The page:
Graphics vendor Chyron reported a slight bump in fourth quarter 2009 revenues but saw overall revenues drop 25% for the year as broadcasters curtailed spending in a tough economy.
Chyron recorded revenues of $7.2 million for the quarter ending Dec. 31, 2009, up 7% over the prior year's fourth quarter and up 13% over the third quarter of 2009. But revenues of $25.6 million for fiscal year 2009 represented a 25% drop from 2008 revenues of $34.3 million.
Operating expenses of $5.0 million for the fourth quarter were down 3% compared to 2008, and operating expenses of $21.1 million for the fiscal year were down 7% from fiscal 2008.
Chyron suffered a net loss of $0.3 million for the fourth quarter of 2009, compared to a net loss of $0.2 million for the fourth quarter of 2008. Net loss for fiscal 2009 was $3.1 million after a $0.5 million net income tax benefit, as compared to 2008 net income of $17.8 million after a $16.6 million net income tax benefit.
Over the past two years, Chyron has been remaking itself from a company that primarily sold hardware-based graphics products to a software-as-a-service (SaaS) provider, driven largely by its Axis online graphics system. Chyron believes that selling cloud-based graphics products like Axis, where finished graphics are delivered through the Internet to desktop users, is a better business model going forward as stations adopt a more IT-based approach to operations. The Axis system also creates recurring revenues instead of one-time hardware sales.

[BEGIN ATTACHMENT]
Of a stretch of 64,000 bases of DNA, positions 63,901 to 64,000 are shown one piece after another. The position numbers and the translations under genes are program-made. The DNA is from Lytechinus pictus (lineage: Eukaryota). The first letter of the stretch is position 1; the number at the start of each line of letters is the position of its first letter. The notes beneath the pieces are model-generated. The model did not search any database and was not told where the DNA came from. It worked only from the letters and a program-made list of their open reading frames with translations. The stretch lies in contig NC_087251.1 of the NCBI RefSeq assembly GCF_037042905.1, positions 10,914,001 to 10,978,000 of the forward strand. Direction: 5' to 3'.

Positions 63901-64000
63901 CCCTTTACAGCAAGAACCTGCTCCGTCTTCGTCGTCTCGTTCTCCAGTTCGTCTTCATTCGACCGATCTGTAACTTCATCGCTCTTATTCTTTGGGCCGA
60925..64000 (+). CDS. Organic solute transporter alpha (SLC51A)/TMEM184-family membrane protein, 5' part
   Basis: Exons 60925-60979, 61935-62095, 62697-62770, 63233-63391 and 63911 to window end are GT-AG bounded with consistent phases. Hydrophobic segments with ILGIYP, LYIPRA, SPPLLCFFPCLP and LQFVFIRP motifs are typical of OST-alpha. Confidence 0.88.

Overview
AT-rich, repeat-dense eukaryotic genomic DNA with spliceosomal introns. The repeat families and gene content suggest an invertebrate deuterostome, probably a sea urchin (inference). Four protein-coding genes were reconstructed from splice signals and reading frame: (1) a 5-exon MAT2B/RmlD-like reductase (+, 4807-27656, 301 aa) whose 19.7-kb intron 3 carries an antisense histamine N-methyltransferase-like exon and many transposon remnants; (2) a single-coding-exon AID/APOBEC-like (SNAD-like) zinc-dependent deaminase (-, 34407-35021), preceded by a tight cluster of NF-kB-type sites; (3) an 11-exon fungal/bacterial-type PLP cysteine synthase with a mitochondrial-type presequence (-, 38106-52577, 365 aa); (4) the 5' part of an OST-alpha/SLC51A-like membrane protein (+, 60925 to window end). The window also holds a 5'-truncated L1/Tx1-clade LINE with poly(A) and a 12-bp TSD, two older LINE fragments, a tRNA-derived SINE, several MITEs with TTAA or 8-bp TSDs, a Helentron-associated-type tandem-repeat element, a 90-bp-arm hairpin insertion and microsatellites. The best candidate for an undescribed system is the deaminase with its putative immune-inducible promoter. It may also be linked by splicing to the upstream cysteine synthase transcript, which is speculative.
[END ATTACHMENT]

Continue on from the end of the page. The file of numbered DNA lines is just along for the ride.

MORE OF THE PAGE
Chyron's 2009 results seem to support that thinking. While service revenues including Axis only represented 19% of overall 2009 revenues, at $4.8 million, they were up 30% from $3.7 million for 2008, when services only accounted for 10% of overall revenues. By comparison, product revenues of $20.8 million for fiscal 2009 were down 32% as compared to $30.6 million in 2008, as broadcasters held back on large capital investments.
"In my opinion, the U.S. economy has entered the lean years, in which growth will be hard to achieve, particularly by companies that resist change," said Chyron President and CEO Michael Wellesley-Wesley on the Q4 earnings call.
Wellesley-Wesley said that Axis is currently used by some 200 TV stations and reaches 5,000 desktops. After signing up Sinclair and Post-Newsweek as new customers in 2009, Chyron expects to announce several "enterprise-level" customers in 2010, he added. He hinted that Chyron will also introduce a cloud-based editing application at NAB to address the editing market, which represents a larger opportunity than graphics.